“A-Frame has always been Hawaiian. Look at our popcorn, our ribs, our island Maui onion salad. But it was more of an impression than a direct interpretation. It was a translation of aloha in an abstract sense. A modern space filled with communal picnics and sharing and generosity. So, really, this change is not an abandonment of what A-Frame is, but more of an extension of it even further now after our fifth year. I was inspired to look deeper into Hawaii and take it from the abstract to the real. True ono grindz. He started experimenting in the kitchen and the food was coming out killer. So, I decided to take a trip to Hawaii and breathe in the culture once again from the islands, a place I've been going to since I was 16, and a place where many of my ohana live. Whether it’s POT with second-generation Asian Americans or Kogi on the streets or Chego to stoners or Commissary to vegetarians or Alibi Room to Westsiders or 3 Worlds Cafe to the community or the airport and the love we get there from TSA to the tarmac guys to the Pinoy baggage crews and on—I never try to do something unless I understand a culture and feel we can represent it and respect it, but also have the courage to push it and morph it like a DJ would a song. I wouldn't do anything unless the people from these cultures know we are real: no matter how different it may have been twisted, it still feels like home. I wouldn't do A-Frame aloha if it wasn't right. But it's right. So, we took an IHOP and made it a futuristic modern picnic built around abstract forms of aloha. Now, we’re gonna take the feeling of Zippy's and put our LA style to it, and just make delicious home-style food with a true aloha spirit that makes you smile.” - Love, Roy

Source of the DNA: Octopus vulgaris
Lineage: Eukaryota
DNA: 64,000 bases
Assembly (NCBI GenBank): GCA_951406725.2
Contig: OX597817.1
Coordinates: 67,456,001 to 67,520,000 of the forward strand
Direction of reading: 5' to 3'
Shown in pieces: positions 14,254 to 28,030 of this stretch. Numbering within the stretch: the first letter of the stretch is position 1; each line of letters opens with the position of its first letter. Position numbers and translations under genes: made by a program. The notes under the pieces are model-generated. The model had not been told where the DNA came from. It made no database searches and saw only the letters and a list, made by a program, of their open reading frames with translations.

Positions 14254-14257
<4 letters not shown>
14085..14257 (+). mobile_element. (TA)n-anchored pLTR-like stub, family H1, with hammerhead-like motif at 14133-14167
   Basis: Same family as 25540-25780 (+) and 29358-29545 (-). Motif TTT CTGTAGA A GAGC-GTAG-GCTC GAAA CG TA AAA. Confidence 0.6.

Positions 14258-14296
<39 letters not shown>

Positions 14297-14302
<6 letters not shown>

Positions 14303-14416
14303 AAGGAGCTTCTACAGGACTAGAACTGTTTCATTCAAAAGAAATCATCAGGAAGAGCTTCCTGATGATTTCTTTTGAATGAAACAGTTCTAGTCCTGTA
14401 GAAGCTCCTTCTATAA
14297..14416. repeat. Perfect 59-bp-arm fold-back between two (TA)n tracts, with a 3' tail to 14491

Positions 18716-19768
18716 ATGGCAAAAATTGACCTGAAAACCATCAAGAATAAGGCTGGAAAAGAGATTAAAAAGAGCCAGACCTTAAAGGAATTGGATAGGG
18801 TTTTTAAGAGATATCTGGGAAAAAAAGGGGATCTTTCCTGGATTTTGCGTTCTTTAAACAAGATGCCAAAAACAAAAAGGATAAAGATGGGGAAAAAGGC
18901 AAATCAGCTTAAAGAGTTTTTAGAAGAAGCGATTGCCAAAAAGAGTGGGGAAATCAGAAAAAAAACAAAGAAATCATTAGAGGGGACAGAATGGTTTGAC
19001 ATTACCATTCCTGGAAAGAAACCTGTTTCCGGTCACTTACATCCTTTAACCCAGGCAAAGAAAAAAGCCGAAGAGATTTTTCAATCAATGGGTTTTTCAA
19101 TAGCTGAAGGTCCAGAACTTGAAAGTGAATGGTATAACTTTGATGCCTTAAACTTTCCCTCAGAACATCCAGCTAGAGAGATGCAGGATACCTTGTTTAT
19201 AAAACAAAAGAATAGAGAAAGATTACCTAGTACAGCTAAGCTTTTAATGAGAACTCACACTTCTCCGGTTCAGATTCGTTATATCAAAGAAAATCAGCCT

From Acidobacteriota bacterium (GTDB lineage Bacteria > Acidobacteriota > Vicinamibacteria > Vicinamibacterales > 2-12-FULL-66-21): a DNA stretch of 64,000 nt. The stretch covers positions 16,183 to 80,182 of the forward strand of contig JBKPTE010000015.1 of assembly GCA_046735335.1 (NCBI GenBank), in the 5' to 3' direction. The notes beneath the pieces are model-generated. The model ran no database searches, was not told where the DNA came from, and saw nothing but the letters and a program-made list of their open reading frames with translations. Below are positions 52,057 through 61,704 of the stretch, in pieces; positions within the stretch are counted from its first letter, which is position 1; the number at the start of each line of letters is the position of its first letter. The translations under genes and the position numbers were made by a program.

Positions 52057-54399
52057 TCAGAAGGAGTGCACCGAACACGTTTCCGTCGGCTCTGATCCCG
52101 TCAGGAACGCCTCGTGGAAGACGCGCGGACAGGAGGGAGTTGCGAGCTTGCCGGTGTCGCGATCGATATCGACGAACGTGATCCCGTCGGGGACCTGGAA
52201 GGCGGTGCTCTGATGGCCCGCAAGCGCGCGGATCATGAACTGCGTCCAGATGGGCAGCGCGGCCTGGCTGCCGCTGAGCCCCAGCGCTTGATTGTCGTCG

Roy Choi

What is it to be a cook with a classically-trained pedigree and an apologetically rebellious heart? Though Roy Choi is currently known as the godfather of the food truck movement, he is first and foremost a cook that has befriended and parted ways with the upper and lower echelons of the food industry. From classic hotel chef to street cook to ringleader in challenging all those barriers between good food and accessible food, Roy Choi reminds us that when it comes to eating something great, the rules are born only to be broken. Here at A-Frame, in his first creative project in partnership with Dave Reiss, he continues to mess with the traditions of standard dining culture and encourages patrons to reach across the table to share their food with a couple of strangers.

Dave Reiss

If you don't know who Dave Reiss is, and you're a fiend for the underground icons of the L.A. scene, then you've most likely crashed 1 or 2 of his parties in the past two decades. But don't get down on yourself if you can't recognize who he is when he surreptitiously sits next to you at the bar and asks how you like the space. He's that fly on the wall who knows all the cool people in town and spends 85% of his career building that one, most excellent toy while spending the remaining 15% getting a kick outta watching you play with it. Through his friendships, ingenuity and instincts as a DJ, he went from opening Swingers on Beverly to Red, Sugar, The Brig and half a dozen other properties -- which isn't too bad for a kid who got his start churning ice cream at Swenson's in Westlake.

Eric Junker

An avid surfer, outdoorsman, and road tripper, Eric channels his restless energy into creating graphics, posters, graffiti and murals inspired by adventure, food, and friends. Inspired by tribal Polynesian art and iconography, he's created colliding Hawaiian-inspired alchemical symbols of abundance and gratitude, splashed onto our walls in the form of murals and graffiti art. It's a trippy tropical urban beach picnic homage to mahalo.